- Not surprisingly, because favorites have been weak wagers when it comes to Bracket Busters, home teams have been just as bad. Last year home teams were a pathetic 22-37 (37.2 percent) against the spread. That was actually down from 18-27 (40 percent) the previous year and gives us a two-year ATS mark of just 40-64 (38.5 percent) for the hosts.
Over the last five years the hosts are a stunningly bad 83-134 ATS. That means that by blindly betting the road teams in the Bracket Buster games you would have hit on an amazing 61.8 percent of your wagers over the last five seasons. You can posit your own theory on why the visitors have performed well above expectations, but the bottom line is that oddsmakers are severely overrating the home court advantage in favor of other factors.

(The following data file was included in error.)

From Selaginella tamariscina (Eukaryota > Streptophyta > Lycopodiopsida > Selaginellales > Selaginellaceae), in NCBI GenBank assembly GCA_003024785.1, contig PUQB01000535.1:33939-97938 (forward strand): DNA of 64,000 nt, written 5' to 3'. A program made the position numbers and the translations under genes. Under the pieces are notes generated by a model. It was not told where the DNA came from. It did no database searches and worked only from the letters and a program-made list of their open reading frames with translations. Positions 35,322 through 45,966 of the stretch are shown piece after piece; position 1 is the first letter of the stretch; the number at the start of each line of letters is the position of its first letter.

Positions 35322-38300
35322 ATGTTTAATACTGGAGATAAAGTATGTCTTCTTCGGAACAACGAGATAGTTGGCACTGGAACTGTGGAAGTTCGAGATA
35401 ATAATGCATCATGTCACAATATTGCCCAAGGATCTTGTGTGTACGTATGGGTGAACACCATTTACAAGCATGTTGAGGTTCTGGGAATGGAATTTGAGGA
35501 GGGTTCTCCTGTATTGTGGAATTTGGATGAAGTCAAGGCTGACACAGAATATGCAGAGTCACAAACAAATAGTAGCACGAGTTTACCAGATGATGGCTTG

- Building on the home-court disadvantage, teams that had an unusually long travel have performed exceptionally well against the number. My version of "unusually long travel" is a bit subjective but I tried to stick with teams that crossed multiple time zones. And if that was an odd measure the determining factor was whether or not I would be dreading the length of the plane ride.
Most of the situations last year were pretty clear-cut: VCU heading to Nevada or Wisconsin-Green Bay playing at Long Beach State. Over the last five years teams that underwent "unusually long travel" have been an amazing 26-11 ATS. That's a stellar 70.3 percent success rate. Teams that have had to travel from east to west have gone 18-8 ATS while schools going west to east have gone 8-3 ATS.